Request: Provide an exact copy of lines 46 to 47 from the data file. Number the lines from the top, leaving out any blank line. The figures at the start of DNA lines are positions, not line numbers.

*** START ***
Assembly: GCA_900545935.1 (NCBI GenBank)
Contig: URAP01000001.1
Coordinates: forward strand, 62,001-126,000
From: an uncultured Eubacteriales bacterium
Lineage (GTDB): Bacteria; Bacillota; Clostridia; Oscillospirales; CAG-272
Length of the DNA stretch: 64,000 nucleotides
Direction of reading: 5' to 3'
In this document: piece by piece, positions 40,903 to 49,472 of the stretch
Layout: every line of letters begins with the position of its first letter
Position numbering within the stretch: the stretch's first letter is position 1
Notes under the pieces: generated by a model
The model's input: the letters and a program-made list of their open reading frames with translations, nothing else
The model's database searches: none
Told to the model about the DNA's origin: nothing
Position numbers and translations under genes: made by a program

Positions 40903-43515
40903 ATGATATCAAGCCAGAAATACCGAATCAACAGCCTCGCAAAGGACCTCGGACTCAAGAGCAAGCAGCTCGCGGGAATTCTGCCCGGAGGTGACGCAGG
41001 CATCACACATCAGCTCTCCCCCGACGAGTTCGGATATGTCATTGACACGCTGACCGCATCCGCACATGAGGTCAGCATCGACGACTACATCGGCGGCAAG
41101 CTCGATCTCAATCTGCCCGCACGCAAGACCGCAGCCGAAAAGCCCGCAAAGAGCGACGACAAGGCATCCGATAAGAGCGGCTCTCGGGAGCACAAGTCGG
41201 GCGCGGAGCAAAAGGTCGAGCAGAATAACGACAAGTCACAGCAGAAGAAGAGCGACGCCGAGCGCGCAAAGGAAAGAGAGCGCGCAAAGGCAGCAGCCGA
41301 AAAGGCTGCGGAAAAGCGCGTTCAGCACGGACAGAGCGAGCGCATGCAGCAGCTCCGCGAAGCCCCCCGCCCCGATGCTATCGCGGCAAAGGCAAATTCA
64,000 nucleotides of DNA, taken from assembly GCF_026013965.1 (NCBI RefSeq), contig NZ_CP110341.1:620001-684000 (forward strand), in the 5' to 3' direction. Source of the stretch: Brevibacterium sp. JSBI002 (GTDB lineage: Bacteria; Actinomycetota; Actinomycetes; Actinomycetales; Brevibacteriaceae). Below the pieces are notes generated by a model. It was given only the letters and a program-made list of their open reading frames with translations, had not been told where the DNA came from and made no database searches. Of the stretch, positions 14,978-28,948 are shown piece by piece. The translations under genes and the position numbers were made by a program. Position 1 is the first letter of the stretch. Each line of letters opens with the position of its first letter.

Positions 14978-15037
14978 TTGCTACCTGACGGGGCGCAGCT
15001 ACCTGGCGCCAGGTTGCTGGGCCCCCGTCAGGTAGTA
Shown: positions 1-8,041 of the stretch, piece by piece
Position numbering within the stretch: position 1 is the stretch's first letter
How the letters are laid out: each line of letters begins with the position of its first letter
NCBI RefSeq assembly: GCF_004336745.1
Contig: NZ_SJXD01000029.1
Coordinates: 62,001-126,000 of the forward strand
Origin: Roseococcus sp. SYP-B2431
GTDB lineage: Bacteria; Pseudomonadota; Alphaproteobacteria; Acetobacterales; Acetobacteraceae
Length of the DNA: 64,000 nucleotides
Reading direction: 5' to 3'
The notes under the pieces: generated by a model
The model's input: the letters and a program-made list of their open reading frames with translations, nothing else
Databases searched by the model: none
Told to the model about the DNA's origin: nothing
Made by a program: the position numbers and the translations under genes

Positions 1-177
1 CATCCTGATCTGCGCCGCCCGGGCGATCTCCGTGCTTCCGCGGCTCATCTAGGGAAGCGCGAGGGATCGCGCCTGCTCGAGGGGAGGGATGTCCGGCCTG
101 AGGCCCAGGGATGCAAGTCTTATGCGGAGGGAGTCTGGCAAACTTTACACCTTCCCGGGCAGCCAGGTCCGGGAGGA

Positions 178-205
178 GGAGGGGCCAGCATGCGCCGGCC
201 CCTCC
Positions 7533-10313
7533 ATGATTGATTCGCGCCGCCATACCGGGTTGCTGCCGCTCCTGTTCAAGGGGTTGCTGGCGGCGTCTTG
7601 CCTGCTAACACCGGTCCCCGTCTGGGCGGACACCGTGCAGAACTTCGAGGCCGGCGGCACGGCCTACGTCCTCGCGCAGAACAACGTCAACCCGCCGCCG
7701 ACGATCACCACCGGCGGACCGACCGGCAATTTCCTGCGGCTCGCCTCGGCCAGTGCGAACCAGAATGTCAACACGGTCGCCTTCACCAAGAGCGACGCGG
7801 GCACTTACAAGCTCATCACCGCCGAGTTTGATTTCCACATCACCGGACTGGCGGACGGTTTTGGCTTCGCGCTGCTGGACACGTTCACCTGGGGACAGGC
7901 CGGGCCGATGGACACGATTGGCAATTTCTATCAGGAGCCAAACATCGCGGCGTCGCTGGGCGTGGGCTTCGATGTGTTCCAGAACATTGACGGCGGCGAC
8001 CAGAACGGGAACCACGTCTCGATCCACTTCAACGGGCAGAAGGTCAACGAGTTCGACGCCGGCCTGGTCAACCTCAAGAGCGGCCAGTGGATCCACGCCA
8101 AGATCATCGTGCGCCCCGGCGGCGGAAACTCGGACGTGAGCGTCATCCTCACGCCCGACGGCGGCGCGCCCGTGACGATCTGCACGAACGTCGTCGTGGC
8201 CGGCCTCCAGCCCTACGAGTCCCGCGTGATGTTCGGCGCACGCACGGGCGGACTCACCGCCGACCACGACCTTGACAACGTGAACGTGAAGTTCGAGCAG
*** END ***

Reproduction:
201 CCTCC
Positions 7533-10313